The information below describes the key characteristics and teaching implications for Zone 4 of the Learning and Assessment Framework for Multiplicative Thinking (LAF), including:
How to use this resource
There are eight zones in the LAF. If your students are across several zones, you should access information for each of the zones where they are located.
Where there is a reference to:
Solves more familiar multiplication and division problems involving two-digit numbers. For example:
- Butterfly House parts c and d
- Packing Pots part c
- Speedy Snail part a.
Tends to rely on additive thinking, drawings and/or informal strategies to tackle problems involving larger numbers and/or decimals and less familiar situations. For example:
- Packing Pots part d
- Filling the Buses parts a and b
- Tables & Chairs parts g and h
- Butterfly House parts h and g
- Speedy Snail part c
- Computer Game part a
- Stained Glass Windows parts a and b.
Tends not to explain their thinking or indicate working.
Able to partition given number or quantity into equal parts and describe part formally (for example Pizza Party parts a and b). Can locate familiar fractions (for example, Missing Numbers part a).
Beginning to work with simple proportion. For example, can make a start, represent problem, but unable to complete successfully or justify their thinking (for example, How Far part a, School Fair parts a and b).
Teaching implications – consolidation and establishment
Consolidate or establish the ideas and strategies introduced or developed in the previous zone
Teaching implications – introduction and development
Multiplying and dividing larger whole numbers
Introduce more efficient strategies for multiplying and dividing larger whole numbers. These strategies work independently of models and are based on:
- renaming the number of groups
- known addition facts.
for dividing 564 by 8, think: 8 what’s are 560? 8 by 7 tens or 70, so 70 and 4 remainder
for 3908 divided by 10, rename as: 390 tens and 8 ones, so 390.8
Tenths as a new place-value part
Introduce by making or representing, naming and recording ones and tenths (see Booker et al, 2004 ).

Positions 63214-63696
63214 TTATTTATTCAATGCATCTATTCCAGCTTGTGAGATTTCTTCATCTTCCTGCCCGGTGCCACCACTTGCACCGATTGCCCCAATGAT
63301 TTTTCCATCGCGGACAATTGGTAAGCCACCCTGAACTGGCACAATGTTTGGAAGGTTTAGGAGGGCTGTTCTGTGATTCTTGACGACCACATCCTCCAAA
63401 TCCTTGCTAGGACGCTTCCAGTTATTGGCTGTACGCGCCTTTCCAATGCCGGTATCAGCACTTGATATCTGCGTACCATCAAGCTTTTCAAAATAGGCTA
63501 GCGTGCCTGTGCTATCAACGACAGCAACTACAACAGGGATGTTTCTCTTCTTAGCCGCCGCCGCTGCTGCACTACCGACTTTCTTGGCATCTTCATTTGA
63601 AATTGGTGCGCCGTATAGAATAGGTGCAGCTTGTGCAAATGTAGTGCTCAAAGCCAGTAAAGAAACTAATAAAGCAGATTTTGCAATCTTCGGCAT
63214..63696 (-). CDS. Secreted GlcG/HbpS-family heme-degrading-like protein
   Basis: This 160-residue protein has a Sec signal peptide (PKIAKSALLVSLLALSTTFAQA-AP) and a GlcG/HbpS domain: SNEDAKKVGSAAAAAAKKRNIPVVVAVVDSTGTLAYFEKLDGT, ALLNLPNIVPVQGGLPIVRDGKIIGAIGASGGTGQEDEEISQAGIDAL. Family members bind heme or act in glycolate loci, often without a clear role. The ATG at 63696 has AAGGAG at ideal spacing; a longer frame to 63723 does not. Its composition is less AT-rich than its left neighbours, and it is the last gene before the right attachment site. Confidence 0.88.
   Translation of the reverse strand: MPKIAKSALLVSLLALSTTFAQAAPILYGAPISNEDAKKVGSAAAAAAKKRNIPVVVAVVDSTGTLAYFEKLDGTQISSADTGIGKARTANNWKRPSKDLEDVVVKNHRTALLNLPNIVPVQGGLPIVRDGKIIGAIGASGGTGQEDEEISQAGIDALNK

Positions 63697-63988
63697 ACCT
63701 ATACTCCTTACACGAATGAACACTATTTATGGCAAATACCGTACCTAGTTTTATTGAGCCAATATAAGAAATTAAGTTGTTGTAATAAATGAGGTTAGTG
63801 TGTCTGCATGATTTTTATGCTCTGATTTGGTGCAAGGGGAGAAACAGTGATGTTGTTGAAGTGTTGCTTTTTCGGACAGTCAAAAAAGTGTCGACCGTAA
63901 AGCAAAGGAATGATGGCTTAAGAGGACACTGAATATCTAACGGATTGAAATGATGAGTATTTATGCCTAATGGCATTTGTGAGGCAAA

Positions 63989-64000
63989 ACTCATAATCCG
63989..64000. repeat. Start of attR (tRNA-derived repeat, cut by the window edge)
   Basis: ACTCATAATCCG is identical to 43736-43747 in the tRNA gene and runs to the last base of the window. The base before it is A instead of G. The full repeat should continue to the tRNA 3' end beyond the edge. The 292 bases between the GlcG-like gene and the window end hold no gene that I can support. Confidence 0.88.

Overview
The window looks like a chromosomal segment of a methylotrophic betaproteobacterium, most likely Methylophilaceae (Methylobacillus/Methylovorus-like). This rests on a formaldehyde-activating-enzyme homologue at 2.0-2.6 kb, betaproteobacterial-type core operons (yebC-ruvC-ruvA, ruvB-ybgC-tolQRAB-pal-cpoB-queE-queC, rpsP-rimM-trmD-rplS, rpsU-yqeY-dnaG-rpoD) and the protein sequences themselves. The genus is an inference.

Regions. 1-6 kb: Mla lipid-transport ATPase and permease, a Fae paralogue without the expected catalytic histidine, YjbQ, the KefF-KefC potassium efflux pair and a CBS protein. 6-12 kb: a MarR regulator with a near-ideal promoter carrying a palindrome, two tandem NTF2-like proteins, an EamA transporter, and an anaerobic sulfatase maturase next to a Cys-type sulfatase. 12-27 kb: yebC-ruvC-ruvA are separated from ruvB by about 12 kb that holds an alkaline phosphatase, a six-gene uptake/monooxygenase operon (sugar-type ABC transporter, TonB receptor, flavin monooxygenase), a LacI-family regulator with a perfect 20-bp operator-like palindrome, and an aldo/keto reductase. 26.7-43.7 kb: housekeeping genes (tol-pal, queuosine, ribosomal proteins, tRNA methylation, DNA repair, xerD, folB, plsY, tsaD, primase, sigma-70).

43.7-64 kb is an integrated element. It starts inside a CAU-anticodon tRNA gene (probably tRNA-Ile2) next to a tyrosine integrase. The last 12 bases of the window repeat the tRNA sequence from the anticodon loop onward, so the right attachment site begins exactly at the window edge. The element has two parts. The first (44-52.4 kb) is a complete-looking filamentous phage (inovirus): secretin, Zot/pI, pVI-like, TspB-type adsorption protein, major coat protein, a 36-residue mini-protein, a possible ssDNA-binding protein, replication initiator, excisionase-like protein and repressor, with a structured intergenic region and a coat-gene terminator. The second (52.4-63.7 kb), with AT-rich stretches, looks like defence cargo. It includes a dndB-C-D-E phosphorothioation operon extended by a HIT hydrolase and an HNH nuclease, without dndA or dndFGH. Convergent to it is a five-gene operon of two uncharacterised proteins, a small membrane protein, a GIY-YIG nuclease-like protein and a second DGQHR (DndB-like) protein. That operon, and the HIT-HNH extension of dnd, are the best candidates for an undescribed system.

- sequencing counting forwards and backwards in ones and/or tenths
Halving, thirding, fifthing strategies
Show students how to partition continuous quantities more generally using the halving, thirding, fifthing strategies.
For more information, see Siemon (2004) and Partitioning – The Missing Link in building Fraction Knowledge and Confidence (pdf - 199.51kb)
For example, recognise that:
- sixths can be made by halving and thirding (or vice versa)
- tenths can be made by fifthing and halving.
Use this knowledge to construct fraction diagrams (for example, region models) and representations (for example, number line) for common fractions and decimals including mixed numbers.
Renaming simple unlike fractions
Introduce informal, partition-based strategies for renaming simple unlike fractions. For example, recognise that thirds and fifths can be renamed by thirding and then fifthing (or vice versa) on a common diagram. An example of this type of diagram is shown below.
Link to region model of multiplication (in this case 3 fives, or 3 parts by 5 parts) to recognise that thirds by fifths are fifteenths, so 2 thirds can be renamed as 10 fifths and 4 fifths can be renamed as 12 fifteenths.
Use strategies to informally add and subtract like and related fractions.
Key fraction generalisations
Use strategies that support the key fraction generalisations that recognise that:
- equal parts are necessary
- the total number of parts names the part
- as the total number of parts increases they get smaller.
This idea is crucial for the later development of more formal strategies for renaming fractions (see Zone 5) which relate the initial number of parts (3, thirds) to the final number of parts (15, fifteenths). In terms of factors, the number of parts has been increased by a factor of 5.
Introduce strategies to support:
- problem comprehension
- problem representation
- strategy monitoring and checking
- interpretation of outcomes relevant to context.
For more information, see the Siemon and Booker (1990) paper on Teaching and Learning For, About and Through Problem Solving (pdf - 462.19kb)
Simple proportion problems
Introduce techniques for dealing with these situations with simple proportion problems. For example:
- find for 1 then multiply or divide as appropriate
- using scale diagrams
- interpreting distances from maps.
The following learning plans have been developed for this zone, to support targeted teaching after students have been assessed and located on the LAF
Zone 4 – Learning Plans Introducing (pdf - 63.28kb)
Using the resources on this site, you can also: